I believe you have to do what you love.

My favorite subject in school was mathematics. To me, trigonometry and advanced calculus presented challenging but enjoyable and even exciting puzzles to solve.

As I grew older, I sought a career where I could engross myself in calculations and, hopefully, my other passion, sports. At a young age, I figured I would teach and coach. But my career path took a different turn. I found insurance and I can honestly say, I love what I do.

While I never looked back, I certainly looked around. I made it a point to experience different aspects of the industry from risk manager to underwriter to a functional position internationally and finally to the C-suite.

Today’s younger talent sees the value in cross-functional experiences, too. As an industry, we provide a path, support and opportunity—but it’s up to the employee to walk down that path.

Attracting Talent

First, we need to get those young people to think about insurance and risk management. And we’re making progress. We’re seeing more students who did not originally intend to study insurance find opportunities within our industry. In 2023, 36 percent of students found insurance, despite that not being their originally intended career path. This is up from 25 percent reported the year prior, according to the 2023 Gamma Iota Sigma Recruiting Survey Report.

Our industry could do a better job of advocating for insurance as an attractive career path. We need to convey that insurance is about entrepreneurialism, assisting people in their time of need and supporting local communities.

We have started to see the industry make efforts to humanize insurance. We are bringing insurance professionals into high school classrooms to put a human face to our industry. We are also seeing on social media evidence of the good the industry does—paying claims, caring for the environment, making charitable contributions, volunteering and sponsoring events in our communities. We need to highlight our brand as one that is rooted in helping people in their time of need and demonstrate that our brand is one committed to social good and building a better future.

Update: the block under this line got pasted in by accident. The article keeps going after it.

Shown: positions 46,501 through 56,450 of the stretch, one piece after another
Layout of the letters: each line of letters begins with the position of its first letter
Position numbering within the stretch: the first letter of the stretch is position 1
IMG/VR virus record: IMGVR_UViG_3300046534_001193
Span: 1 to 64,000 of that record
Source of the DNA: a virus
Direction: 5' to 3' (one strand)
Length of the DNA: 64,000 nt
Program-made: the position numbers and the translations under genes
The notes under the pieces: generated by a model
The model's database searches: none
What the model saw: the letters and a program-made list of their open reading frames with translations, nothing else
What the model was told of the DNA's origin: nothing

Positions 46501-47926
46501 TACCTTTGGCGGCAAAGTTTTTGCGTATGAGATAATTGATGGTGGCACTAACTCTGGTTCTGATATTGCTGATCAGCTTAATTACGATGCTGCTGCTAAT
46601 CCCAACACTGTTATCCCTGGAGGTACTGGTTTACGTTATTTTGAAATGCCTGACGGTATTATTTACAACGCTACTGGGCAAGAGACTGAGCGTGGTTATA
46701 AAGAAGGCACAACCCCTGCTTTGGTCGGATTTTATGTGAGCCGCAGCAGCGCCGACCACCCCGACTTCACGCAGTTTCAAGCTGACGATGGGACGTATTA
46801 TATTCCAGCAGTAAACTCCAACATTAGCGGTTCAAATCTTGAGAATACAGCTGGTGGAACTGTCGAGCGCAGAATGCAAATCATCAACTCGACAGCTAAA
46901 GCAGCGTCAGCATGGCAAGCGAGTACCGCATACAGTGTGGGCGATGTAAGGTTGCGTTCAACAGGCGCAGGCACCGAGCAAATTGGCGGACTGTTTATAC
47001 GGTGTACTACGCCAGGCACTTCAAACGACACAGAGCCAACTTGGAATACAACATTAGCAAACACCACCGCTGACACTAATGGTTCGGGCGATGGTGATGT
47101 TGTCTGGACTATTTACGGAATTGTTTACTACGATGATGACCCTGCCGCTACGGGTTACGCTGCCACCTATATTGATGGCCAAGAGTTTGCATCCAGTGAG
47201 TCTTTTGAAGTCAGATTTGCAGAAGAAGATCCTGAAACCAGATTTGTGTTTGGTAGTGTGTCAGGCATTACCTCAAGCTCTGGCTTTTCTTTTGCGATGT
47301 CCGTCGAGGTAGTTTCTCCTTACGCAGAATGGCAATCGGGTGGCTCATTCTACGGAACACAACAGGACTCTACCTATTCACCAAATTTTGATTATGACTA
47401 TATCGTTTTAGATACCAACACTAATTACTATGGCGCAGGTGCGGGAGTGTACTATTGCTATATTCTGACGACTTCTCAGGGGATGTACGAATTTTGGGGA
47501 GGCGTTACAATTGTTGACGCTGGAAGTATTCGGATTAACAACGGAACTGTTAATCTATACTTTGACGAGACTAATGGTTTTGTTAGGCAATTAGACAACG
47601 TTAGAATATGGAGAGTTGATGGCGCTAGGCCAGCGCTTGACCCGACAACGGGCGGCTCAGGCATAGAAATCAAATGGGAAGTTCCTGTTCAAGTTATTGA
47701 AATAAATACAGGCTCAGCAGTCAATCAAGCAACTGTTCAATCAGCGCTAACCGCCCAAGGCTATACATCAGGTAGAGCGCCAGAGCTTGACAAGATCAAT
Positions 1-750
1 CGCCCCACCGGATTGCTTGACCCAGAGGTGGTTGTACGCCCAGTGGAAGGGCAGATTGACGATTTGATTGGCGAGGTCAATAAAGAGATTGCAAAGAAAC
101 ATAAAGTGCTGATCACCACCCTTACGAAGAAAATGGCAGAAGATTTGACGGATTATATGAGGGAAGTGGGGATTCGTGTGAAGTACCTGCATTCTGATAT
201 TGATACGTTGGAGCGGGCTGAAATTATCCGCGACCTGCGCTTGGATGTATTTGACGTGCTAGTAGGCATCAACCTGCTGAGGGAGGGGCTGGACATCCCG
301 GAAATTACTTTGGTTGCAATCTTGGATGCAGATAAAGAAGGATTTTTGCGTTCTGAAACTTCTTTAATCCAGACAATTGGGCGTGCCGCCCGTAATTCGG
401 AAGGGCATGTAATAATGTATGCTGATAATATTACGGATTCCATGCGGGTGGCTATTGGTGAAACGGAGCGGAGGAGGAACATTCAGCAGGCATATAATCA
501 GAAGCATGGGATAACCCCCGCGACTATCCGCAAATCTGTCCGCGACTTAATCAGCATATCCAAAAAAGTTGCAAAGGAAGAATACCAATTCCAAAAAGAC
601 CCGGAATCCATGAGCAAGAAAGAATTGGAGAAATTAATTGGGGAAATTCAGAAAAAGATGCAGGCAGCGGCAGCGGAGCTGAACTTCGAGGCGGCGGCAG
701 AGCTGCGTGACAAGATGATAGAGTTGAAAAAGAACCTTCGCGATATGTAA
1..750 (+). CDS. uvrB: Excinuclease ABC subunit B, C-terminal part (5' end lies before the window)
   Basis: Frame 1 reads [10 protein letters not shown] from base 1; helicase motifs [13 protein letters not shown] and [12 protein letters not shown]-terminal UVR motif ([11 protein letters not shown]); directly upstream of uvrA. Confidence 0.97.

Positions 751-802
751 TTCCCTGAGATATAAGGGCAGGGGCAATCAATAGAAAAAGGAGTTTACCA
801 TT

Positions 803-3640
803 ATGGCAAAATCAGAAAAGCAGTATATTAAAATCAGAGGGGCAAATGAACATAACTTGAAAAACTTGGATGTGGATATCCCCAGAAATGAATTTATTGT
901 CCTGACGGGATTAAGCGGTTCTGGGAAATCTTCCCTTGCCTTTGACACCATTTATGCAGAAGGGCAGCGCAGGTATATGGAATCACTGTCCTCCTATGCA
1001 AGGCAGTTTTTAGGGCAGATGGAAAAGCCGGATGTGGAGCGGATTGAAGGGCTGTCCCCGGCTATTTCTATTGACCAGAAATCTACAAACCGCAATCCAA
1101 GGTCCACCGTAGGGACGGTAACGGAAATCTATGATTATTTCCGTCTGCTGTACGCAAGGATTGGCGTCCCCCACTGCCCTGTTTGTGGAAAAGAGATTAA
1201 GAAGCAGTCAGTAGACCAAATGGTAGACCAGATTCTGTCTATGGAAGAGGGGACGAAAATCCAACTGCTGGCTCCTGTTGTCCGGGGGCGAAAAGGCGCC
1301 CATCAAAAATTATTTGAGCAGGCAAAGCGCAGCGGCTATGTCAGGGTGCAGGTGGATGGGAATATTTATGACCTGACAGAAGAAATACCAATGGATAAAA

We know the next generation wants to work for companies that embrace a culture of diversity, equity and inclusion (DEI). Unfortunately, the GIS 2023 survey found fewer students feel there was significant diversity in their internship or employment. At 39 percent, this number was down from 61 percent in 2022. DEI should be a strategic issue for all of us; our organizations should be a reflection of our customers and communities—diverse.

The Value in Cross-Functional Work Experience

My career followed a non-linear path, and I treasure each of those experiences that shaped my industry knowledge and skillsets. As former Meta COO and author Sheryl Sandberg said in her book “Lean In: Women, Work and the Will to Lead,” career paths should be viewed as jungle gyms, not ladders.

Moving around within your career is positive, and no move should be considered “lateral” if it is presenting the employee with an opportunity to grow. Companies can really benefit from those with a curious mentality who have a desire to learn different aspects of the business.

The Keys to a Better Future

I was fortunate to speak to a room of nearly 600 young people pursuing insurance and risk management at the Gamma Iota Sigma Annual Conference in late September. I shared with them that we were excited to have them grow with us as an industry and that they made a great choice. I also offered the following advice:

  • Be a life-long learner of the business and never let that curiosity fade. A broader, deeper view can build credibility and transferable skills.
  • Focus on the financial acumen. Whatever role you assume within the industry, a basic understanding of the economics of the insurance industry is invaluable.
  • Hone interpersonal and technical skills. We all have something we are naturally good at. Do not forgo the other because it is uncomfortable.

Insurance is an industry rich with opportunity. Companies need to offer career paths, but employees need to be their own CEOs when it comes to their careers. They need to bring with them enthusiasm, energy and curiosity. It is our responsibility as leaders to nurture and develop these traits within our teams.

*This article was originally published by Insurance Journal, CM’s sister publication.